Boesel vs. Enbon
Boesel employs a focused body attack to wear down and halt Finn Enbon. Boesel was quicker and utilised some bursts of combination punches over the first two rounds. Southpaw Enbon matched him well and had good rounds in the third and fourth. In the fifth Boesel began that breaking down process with body punches. which weakened Enbon. In the sixth a left to the head put Enbon down. He made it to his feet but when the action restarted Boesel scored two more knockdowns and the fight was stopped. The unbeaten 27-year-old German was defending his WBO Inter-Continental and WBA Continental titles and has nine wins by KO/TKO. His best wins are over Balasz Kelemen and Tony Averlant but somehow the WBO have him at No 2 behind Sergey Kovalev. That does him no favours as he is not in the class of fighters such as Kovalev, Andre Ward and Adonis Stevenson and is largely untested. First real test for Enbon who showed some skills but was well beaten.
Wach vs. Teper
Although there was not much of a height/reach difference on paper Wach was able to use his jab to keep Teper on the outside. Wach kept prodding out the jab in round after round and looked quicker than Teper when he added left hooks to the body and straight rights. Teper was forced to lunge in with his attacks. When he did get inside he was firing hooks to the body and overhand rights. Wach’s jab was not particularly strong but he used it as a measuring stick for straight rights and was able to counter Teper’s rushes with uppercuts. Teper was dangerous at times with clubbing rights to the head but at times presented a static target for Wach. The tall Pole is not a power punches but he was throwing a lot more punches than Teper. As Wach tired Teper came into the fight more and ate into the lead Wach had built but just did not do enough to close the gap. Scores 115-113 twice and 116-112 all for Wach. The last score seemed the most accurate for me. The 37-year-old 6’7 ½” (202cm) Wach wins the vacant IBF East/West European title (yipeeee). His two losses have been against Wlad Klitschko for the IBF/WBA/WBO/IBO titles and to Alex Povetkin for the WBC Silver title in November 2015. This is only his second fight in 15 months and despite his size he is slow and lacks the power to worry any of the current champions. Despite two positive tests Teper continues to fight but has now lost two in a row having been outpointed by Christian Hammer in October.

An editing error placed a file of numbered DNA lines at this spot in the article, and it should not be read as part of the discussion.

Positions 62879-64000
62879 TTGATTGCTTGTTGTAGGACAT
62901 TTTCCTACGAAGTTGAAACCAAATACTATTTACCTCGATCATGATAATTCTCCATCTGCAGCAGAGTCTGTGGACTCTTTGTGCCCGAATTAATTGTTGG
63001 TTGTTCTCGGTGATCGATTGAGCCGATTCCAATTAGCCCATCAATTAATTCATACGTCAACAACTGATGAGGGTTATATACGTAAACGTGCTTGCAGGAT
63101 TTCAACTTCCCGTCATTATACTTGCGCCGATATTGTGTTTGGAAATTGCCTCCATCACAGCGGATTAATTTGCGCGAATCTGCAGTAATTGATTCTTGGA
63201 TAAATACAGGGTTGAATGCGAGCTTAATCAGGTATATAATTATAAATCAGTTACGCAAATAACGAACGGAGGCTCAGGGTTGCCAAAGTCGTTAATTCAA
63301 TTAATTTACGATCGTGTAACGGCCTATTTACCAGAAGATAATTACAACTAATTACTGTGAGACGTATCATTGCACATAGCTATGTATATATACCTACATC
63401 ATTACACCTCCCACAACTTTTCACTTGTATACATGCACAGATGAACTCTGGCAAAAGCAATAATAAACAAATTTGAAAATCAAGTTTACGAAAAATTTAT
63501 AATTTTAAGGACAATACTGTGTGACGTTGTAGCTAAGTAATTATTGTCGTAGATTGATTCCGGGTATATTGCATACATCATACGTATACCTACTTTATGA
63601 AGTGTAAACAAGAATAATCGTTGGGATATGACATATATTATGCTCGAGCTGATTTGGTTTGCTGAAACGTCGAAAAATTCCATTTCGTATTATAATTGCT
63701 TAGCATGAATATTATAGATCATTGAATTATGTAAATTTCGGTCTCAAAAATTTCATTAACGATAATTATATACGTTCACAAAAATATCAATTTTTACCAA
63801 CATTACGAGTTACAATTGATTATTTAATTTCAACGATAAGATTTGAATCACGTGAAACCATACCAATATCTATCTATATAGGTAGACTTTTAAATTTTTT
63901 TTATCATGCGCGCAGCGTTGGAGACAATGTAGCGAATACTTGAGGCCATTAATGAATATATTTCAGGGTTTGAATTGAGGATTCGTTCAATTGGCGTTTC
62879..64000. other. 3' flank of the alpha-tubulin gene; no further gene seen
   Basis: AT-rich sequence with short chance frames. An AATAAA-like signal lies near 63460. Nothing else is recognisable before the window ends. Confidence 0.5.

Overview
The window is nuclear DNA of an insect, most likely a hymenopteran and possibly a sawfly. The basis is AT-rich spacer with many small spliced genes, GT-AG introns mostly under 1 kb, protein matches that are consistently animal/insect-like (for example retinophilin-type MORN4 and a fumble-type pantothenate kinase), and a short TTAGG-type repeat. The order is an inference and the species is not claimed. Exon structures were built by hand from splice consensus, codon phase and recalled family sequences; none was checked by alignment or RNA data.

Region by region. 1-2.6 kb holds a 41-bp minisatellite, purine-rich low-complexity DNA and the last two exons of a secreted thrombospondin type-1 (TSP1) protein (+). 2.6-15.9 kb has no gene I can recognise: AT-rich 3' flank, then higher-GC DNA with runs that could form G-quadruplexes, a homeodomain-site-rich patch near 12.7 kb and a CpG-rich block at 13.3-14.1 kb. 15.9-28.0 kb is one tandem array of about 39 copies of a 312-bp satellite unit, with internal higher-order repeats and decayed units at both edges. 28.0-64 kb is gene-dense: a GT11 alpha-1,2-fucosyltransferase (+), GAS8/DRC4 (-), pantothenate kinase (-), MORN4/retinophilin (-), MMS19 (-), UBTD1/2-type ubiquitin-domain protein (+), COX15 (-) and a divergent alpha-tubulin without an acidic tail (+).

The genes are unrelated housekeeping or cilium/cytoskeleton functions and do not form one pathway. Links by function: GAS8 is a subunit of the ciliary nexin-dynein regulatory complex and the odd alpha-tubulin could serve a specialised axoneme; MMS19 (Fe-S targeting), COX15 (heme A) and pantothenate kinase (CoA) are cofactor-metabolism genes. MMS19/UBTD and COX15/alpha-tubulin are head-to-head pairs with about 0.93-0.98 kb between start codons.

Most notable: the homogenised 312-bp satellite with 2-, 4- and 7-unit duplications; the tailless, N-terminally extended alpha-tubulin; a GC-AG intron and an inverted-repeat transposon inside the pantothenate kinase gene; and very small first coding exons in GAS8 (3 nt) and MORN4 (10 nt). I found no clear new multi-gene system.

Nsingi vs. Gashi
“Team Germany” member Nsingi wins this clash of unbeaten fighters with a wide unanimous decision over Gashi. Nsingi put Gashi down in the first round with a right and although he could not finish it then he always had this one comfortably in hand as he was a much better technician and was able to dominate. Gashi never stopped trying but was never really in the fight. Scores 99-90, 98-91 and 97-92 all for Nsingi who was moving up to ten rounds for the first time. He wins the vacant German International title and also gets his third win over an unbeaten opponent. Kosovon Gashi holds the GBA version of the German title and had been ten rounds before but was well beaten here.
Malmo, Sweden: Heavy: Alex Dimitrenko (40-3) W KO 1 Adrian Granat (14-1). Light Heavy: Igor Mikhalkin (19-1) W PTS 8 Yevgeni Makhteienko (8-7). Light: Heavy: Sven Fornling (12-1) W PTS 10 Arijan Sherifi (13-1).
Dimitrenko vs. Granat
Dimitrenko revitalises his career with first round kayo of Granat. The Swede made a confident start scoring with a stiff jab and firing some hooks to the body putting Dimitrenko on the back foot. As Granat moved in Dimitrenko threw a straight right to Granat’s chin which put the Swede down heavily. He was up at four on shaky legs and the fight should have been stopped then. After the eight count Granat backed away and Dimitrenko drove him to the ropes landing a whole series of head punches until Granat collapsed to the canvas again. He took the full ten count on his knees but did not seem to know what was happening and he was helped to his feet whilst Dimitrenko and his team celebrated. Dimitrenko, 34, makes it 26 wins by KO/TKO. He has tended to lose whenever he faces top level opposition having been outpointed by Eddie Chambers and knocked out by Kubrat Pulev and Joseph Parker. This win gets him the IBF International title and some more work. Granat, 25 got nailed by a punch that would have put most heavyweights down and that was made worse by the referee failing to see that Granat was finished after the first knockdown. The result is bad for Swedish boxing which would have been given a boost by a big successful heavyweight, Granat is only 25 so has time to come again and can do if he learns the lesson from this crushing defeat.
Mikhalkin vs. Makhteienko